|Publication number||US5622305 A|
|Application number||US 08/438,296|
|Publication date||Apr 22, 1997|
|Filing date||May 10, 1995|
|Priority date||May 10, 1995|
|Publication number||08438296, 438296, US 5622305 A, US 5622305A, US-A-5622305, US5622305 A, US5622305A|
|Inventors||Donald D. Bacon, Cheng-Hsuan Chen, Ho S. Chen, Avishay Katz, King L. Tai|
|Original Assignee||Lucent Technologies Inc.|
|Export Citation||BiBTeX, EndNote, RefMan|
|Patent Citations (8), Non-Patent Citations (4), Referenced by (23), Classifications (52), Legal Events (11)|
|External Links: USPTO, USPTO Assignment, Espacenet|
This invention relates to bonding methods, and more particularly to metallic bonding methods that are suitable for bonding those devices that generate heat during subsequent operation, such as semiconductor laser devices and semiconductor integrated circuit devices, to heat dissipation devices, such as submounts and headers, respectively.
During operation of a semiconductor laser device, i.e., when it is generating optical radiation, it also generates relatively large amounts of heat that must be quickly and efficiently conducted away from the device, lest its temperature rise to an undesirable level and its useful device lifetime be undesirably reduced.
U.S. Pat. No. 4,772,935 teaches a process for thermal-compression bonding of a silicon integrated circuit device to a package comprising a header. The process utilizes sequential formation on a major surface of a silicon wafer (substrate), prior to its being cut into a plurality of dies, the following successive layers: (1) an adhesion layer of titanium: (2) a barrier layer, preferably of tungsten; (3) a bonding layer, preferably of gold. Also a stress-relieving layer, preferably of gold, can be formed earlier between the adhesion layer of tungsten and the major surface of the wafer. Thereafter, the substrate is cut into the plurality of dies, each of which is bonded, for example, to a ceramic header ("submount"). Prior to the die's being bonded to the header, a major surface of the header is coated with a layer of gold that, in turn, is coated with a binding layer of solder, preferably a gold-tin eutectic. The purpose of the adhesion layer is to promote adhesion of the tungsten barrier layer to the substrate. The purpose of the barrier layer is to suppress, among other things, migration of silicon from the substrate into the originally eutectic binding layer of solder, such migration causing an undesirable increase in the melting temperature of the binding layer of solder and hence a required undesirably high temperature rise in the wafer during the thermal-compression bonding process in which the binding layer of solder must be melted to wet the surface to be bonded. The purpose of the bonding layer of gold is to protect the barrier layer from oxidation that would weaken the resulting bond.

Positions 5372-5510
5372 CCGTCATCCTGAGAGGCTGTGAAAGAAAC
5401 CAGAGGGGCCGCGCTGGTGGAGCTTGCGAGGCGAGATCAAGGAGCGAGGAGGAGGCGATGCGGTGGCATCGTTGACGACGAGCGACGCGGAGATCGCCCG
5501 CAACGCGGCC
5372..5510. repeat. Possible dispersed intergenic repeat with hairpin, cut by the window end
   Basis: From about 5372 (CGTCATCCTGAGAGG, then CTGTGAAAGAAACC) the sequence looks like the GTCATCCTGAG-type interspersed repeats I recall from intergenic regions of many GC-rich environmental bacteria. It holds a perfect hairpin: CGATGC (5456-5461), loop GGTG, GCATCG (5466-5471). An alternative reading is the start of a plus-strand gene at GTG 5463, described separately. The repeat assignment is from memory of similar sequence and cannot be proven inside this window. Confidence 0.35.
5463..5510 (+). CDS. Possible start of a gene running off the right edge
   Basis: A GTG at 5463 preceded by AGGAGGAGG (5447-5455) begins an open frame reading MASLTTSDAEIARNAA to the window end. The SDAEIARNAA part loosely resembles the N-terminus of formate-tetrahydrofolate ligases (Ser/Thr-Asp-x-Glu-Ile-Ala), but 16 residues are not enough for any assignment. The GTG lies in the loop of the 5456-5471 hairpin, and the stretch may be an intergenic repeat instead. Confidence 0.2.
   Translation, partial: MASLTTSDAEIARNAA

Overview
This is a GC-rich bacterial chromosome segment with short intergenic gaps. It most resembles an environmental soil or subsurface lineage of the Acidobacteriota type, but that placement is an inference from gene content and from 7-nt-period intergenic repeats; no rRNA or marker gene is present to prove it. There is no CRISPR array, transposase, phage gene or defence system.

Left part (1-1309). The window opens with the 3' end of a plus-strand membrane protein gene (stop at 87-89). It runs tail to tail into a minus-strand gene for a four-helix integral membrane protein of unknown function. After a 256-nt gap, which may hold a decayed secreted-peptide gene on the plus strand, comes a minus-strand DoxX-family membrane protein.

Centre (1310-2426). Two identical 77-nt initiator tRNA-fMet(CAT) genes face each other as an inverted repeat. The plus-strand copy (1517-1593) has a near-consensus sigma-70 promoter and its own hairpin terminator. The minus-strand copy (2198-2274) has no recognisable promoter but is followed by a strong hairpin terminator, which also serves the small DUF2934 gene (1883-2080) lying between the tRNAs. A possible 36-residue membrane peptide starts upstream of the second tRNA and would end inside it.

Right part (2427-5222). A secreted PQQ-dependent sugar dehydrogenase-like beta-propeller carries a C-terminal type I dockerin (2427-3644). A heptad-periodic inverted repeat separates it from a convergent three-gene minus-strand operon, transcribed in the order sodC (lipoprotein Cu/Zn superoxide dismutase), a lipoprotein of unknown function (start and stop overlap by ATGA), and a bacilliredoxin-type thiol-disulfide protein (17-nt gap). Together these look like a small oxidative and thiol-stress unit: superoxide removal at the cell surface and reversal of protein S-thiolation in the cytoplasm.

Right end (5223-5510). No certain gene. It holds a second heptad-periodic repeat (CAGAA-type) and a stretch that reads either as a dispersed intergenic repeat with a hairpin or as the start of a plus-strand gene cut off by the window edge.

In the aforementioned patent, the thickness of the binding layer of solder was reported to be 0.5 to 1.0 mil (12.7 to 25.4 μm). Such a relatively large thickness, regardless of relatively small thicknesses of other layers, is not desirable in the context of bonding, for example, relatively high power (over 100 milliwatt) semiconductor laser devices to a submount, because of the need of a significantly higher thermal conductance and hence significantly smaller thickness of the entire resulting bond between semiconductor laser device and the submount such as a silicon body coated with silicon dioxide or a CVD (chemically vapor deposited) diamond body.
On the other hand, when a gold-tin solder layer is made desirably thin from the standpoint of good and sufficient thermal conductance--i.e., about 4 μm or less--then surface regions of the solder suffer from premature freezing (solidification) during the bonding process when heat is applied in quantities sufficient to raise the temperature of the solder above its melting temperature, namely about 280° C. in cases where the gold-tin solder has a eutectic composition (i.e., gold: 80 per centum by weight: tin: 20 per centum by weight) and hence a desirable minimum melting temperature. This premature freezing is caused by migration of tin away from the surface of the solder (initially having a eutectic or even a tin-rich nearly eutectic composition), whereby (because the solder's surface regions no longer have the eutectic or nearly eutectic compositions) the melting (=freezing) point of the solder's surface regions dramatically increases. This increase in temperature can be as much as about 30° C. per centum (by weight) decrease of the tin component located in the neighborhood of the eutectic composition on its tin-poor side. Consequently, surface regions of the solder undesirably solidify ("freeze") during bonding, because the bonding process cannot be performed at a temperature that is high enough to prevent this freezing and at the same time is low enough so as not to injure the device. This premature freezing of the solder causes poor "wetting" of the surface of the gold bonding layer (on the barrier layer) on the device by the solder and consequently poor bonding of the device to the submount. Thus, during subsequent device operation, the resulting poor thermal conductance of the resulting bond (caused by the poor "wetting") tends to cause injurious overheating of the device, and the resulting poor mechanical adhesion property of the bond tends to allow the device to detach from the submount.